While automakers built fewer cars in the pandemic year of 2020, those that did roll off the assembly lines were more likely to bear chromatic colors such as blue, yellow, red and violent, automotive coatings manufacturer BASF says.
The BASF Color Report 2020 for Automotive OEM Coatings shows the achromatic colors – white, black, silver and gray – nevertheless coated the majority of new light vehicles. White remained the world’s most popular car color; “It has a classic, timeless beauty, and a connection to both the environment and high technology,” the company says in a news release.
BASF, which says it is the No.2 automotive paint manufacturer globally, says its report is based on its paints as applied to production vehicles from July 1, 2019, to June 30, 2020. Other suppliers are not included.
In North America blue gained more popularity as an automotive color, edging out red, while beige and brown dropped off the list. That left green as the only other chromatic color in significant numbers in the region.
Automotive designers often look three to four model years ahead when developing colors, and the market has played out as predicted: As early as 2016, BASF designers described blue as “a major color direction for the automotive industry that will gain market share in upcoming years.”
Says Paul Czornij, head of design-The Americas for BASF: “There’s a lot to get excited about with the bright colors we’re seeing. Just as we predicted three or four years ago, blue is having a moment in the sun, and we’re using some beautiful effects and pigments that advance the possibilities of hue and texture in this important design space.”
Blue also was the most popular chromatic color in Europe, the Middle East and Africa (EMEA), covering 11% of new vehicles in the region. Diversity increased as violet made gains in EMEA, while other chromatic colors also gained popularity, especially on smaller utility vehicles.
OEMs used more than 160 distinct shades of blue on vehicles in EMEA, the BASF report says. Gray was second with 140 shades. White only had 70 distinct shades but led the achromatic spectrum with 28% of the market, followed by gray and black.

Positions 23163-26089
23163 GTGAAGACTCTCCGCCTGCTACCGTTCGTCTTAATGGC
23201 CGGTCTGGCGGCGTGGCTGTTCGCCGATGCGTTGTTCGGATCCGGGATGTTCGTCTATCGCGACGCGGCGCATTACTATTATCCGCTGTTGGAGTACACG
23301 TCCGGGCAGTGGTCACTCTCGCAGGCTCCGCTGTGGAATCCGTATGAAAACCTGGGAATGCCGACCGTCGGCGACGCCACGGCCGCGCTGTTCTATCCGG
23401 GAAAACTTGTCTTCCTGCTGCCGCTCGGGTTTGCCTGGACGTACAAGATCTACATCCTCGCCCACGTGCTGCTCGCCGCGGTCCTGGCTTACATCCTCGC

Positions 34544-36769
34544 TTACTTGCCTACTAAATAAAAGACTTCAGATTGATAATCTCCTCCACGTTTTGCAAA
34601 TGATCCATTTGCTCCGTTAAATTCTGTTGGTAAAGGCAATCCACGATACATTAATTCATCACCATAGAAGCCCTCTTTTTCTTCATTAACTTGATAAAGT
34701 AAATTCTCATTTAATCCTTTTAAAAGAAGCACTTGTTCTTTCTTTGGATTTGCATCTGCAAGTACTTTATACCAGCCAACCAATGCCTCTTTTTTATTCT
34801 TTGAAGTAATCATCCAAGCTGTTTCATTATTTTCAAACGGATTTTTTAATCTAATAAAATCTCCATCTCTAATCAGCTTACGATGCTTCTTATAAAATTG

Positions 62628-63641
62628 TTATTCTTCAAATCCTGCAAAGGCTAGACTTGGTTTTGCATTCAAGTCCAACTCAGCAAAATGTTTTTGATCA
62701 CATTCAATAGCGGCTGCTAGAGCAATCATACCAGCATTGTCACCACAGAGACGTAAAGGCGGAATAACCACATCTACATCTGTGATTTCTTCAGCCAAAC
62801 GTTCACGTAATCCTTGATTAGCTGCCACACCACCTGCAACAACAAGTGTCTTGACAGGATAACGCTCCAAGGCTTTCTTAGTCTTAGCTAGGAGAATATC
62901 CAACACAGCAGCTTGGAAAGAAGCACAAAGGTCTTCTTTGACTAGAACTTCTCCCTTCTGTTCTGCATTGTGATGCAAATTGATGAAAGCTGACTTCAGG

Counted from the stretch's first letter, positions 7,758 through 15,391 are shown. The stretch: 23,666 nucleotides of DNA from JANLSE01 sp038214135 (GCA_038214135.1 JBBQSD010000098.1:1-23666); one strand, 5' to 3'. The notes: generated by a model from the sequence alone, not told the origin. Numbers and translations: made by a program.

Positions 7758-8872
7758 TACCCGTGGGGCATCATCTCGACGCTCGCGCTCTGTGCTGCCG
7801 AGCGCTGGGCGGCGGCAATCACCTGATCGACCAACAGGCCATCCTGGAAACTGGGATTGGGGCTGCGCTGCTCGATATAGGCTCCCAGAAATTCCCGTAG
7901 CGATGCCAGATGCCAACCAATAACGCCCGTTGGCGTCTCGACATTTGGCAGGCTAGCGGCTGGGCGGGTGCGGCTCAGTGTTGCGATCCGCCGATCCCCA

In the Asia Pacific region, home to the world’s largest volume of automotive production, white was still the most popular color, coating about 48% of the vehicles produced. Black and gray continued to gain, following a three-year trend cutting into the dominance of white.
Brown, green, and violet all were consistent in color popularity in Asia Pacific, even if they fell well short of white’s popularity.
“People in Asia Pacific really enjoy choosing colors for their vehicles. Colors are very human-oriented, flexible, and free, showing the diversity of the region and its people,” says Chiharu Matsuhara, head of design-Asia Pacific.
In South America, car buyers’ preference for more traditional colors continued in 2020, with achromatic colors accounting for 87% of the total. As in other regions, white easily was the favorite, covering about 39% of new vehicles. The popularity of gray and silver was higher than in other regions, with 18% for each. Black had 12%.
Unlike other regions, red stood out as the top chromatic color in South America with 9% while blue was just 2% of the market. Orange was a newcomer, brown held steady, and beige all but disappeared, BASF says.
“Trends that are popular in other parts of the world are slower to catch on in South America. While this is a continent with many colorful aspects of its culture, people tend to be more conservative with their cars,” says Marcos Fernandes, director-regional business management, Automotive Coatings South America.